Help w/ Setting up CUDA for Windows

I just really started using Cycles and was surprised at how long it was taking to render. The solution to speed up render times, based on an internet search, was obviously to render off of the GPU rather than the CPU. However, when I tried to switch Blender’s settings, it did not offer the option of using the GPU:

Somebody at the Blender IRC channel (JA12) said to use CUDA. Now, I have zero clue what this is (heck, I hardly understand what a GPU is), but I searched and downloaded the 1 GB installation from here. My PC does indeed have an NVIDIA card. It is a “2GB Nvidia GeForce GT630”. (Here is my computer.)

So I downloaded and tried to set up the CUDA thing. It was so foreign to me that I was just mindlessly choosing all of the default installation choices, because I have absolutely zero clue what any of that CUDA stuff means, I’m sorry to say.

So after apparently completing the CUDA installation…Blender still does not have any GPU options in the User Preference, and CPU is still the only choice.

I suspect that the problem is something in the installation of CUDA.

I have Windows 7, 64-bit. As I said before, I am a total newbie to both graphics cards and CUDA. Is there anybody who can assist me with diagnosing why Blender won’t let me render off the GPU and, most likely, how to properly set up CUDA?

Thanks as always. (Great thanks, in this case, since this is a pain in the butt.)

Do you have the driver for your gfx card installed? You don’t install CUDA separately, that’s for developers (Suggest uninstalling it). However for a non custom build computer to not have drivers pre installed would be unusual, however seeing as you are using XP i suspect you had windows reinstalled because that’s pretty old and you wont get it in any store. Also note that there are some things in Cycles that don’t support GPU compute although usually what will happen is you will still see the gpu option but the shader wont work until you switch to CPU.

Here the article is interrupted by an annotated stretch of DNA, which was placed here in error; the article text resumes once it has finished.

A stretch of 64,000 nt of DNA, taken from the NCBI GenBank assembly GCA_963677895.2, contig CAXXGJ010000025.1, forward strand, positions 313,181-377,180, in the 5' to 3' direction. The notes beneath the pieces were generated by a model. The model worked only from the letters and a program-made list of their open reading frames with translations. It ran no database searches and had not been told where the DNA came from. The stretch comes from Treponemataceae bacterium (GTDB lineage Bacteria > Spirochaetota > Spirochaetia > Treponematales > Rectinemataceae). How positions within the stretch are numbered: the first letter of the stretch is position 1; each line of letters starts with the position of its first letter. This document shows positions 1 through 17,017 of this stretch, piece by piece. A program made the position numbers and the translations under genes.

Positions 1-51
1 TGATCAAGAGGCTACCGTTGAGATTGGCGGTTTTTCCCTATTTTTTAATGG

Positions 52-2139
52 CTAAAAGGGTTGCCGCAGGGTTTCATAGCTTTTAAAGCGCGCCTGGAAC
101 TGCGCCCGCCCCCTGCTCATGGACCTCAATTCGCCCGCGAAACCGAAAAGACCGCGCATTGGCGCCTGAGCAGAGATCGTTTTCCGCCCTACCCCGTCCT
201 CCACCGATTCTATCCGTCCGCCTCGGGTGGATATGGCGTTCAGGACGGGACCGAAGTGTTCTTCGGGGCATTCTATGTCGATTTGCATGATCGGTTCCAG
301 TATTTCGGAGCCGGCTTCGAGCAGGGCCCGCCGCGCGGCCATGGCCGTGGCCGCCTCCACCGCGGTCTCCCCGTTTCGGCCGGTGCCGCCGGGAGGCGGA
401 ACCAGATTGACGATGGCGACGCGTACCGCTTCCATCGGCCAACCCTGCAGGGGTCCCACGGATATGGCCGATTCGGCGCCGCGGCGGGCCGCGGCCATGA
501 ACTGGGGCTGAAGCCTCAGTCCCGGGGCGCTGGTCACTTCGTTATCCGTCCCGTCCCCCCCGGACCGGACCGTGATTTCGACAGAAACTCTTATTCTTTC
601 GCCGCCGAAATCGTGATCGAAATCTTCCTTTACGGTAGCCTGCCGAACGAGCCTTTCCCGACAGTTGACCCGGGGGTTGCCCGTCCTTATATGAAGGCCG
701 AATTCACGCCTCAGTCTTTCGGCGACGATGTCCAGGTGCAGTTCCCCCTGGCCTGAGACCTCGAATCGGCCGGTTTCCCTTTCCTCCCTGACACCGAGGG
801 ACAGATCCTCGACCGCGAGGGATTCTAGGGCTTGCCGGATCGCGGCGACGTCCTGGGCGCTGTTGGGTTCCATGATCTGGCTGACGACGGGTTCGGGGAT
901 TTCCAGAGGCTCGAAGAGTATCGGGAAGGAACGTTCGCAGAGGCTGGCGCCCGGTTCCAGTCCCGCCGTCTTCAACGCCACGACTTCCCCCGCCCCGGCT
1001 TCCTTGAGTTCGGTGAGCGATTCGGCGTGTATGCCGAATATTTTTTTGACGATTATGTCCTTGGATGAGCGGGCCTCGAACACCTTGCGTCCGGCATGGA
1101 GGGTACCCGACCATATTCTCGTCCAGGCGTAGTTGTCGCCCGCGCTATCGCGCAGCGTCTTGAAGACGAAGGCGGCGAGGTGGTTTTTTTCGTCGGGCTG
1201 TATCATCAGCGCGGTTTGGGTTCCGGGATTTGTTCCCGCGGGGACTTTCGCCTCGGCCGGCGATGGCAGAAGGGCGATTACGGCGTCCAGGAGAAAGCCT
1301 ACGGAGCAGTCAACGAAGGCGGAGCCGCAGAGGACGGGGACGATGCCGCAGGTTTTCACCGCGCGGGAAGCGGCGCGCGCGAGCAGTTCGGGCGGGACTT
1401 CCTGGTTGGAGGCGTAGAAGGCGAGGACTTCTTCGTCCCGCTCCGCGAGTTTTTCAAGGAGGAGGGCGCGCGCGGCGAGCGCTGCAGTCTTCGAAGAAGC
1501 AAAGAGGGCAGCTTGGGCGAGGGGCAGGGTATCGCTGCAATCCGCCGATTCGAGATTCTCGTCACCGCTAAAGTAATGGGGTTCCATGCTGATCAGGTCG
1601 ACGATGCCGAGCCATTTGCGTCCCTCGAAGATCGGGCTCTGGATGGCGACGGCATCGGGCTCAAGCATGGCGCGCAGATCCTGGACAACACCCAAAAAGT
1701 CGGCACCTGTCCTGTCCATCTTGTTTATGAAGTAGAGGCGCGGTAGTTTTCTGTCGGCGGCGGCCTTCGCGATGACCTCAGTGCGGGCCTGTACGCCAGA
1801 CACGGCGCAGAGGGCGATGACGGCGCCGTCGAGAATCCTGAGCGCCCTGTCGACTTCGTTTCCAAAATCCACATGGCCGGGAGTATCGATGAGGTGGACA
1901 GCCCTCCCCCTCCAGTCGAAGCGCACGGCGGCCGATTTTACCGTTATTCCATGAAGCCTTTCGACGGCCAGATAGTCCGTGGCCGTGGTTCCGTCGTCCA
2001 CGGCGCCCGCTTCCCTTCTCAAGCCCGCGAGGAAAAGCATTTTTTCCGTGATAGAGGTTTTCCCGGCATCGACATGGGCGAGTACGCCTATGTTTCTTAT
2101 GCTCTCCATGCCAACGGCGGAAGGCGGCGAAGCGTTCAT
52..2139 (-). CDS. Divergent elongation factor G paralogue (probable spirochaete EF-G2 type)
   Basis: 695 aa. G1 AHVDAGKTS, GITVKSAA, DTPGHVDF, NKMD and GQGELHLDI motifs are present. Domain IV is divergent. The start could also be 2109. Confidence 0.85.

Are you using an official build of Blender… like from the blender org website David? I know many of those builds at graphicall often don’t include cycles in the build…

I would say uninstall whatever Blender version your using and go download an official version as a first step. What I don’t know is what kind of problems were created tryinjg to install cuda… Like Jeremy said, you don’t do that… if your card is a cuda card and you have the drivers installed… all you should have to do is open the preferences like you showed and your card should be recognized and give you the GPU option.

Hope you can get it worked out.

Okay, I went to the NVIDIA website and am downloading the driver for my card (I think). If this works, then I will delete CUDA. (Also, I have Windows 7; I just set up the interface to look like XP is all.) Thanks for the advice, and please watch the thread in case this does not work.

I am indeed just using the main Blender build. This is nothing from GraphicAll or anything. So the problem was not necessarily anything related to Blender.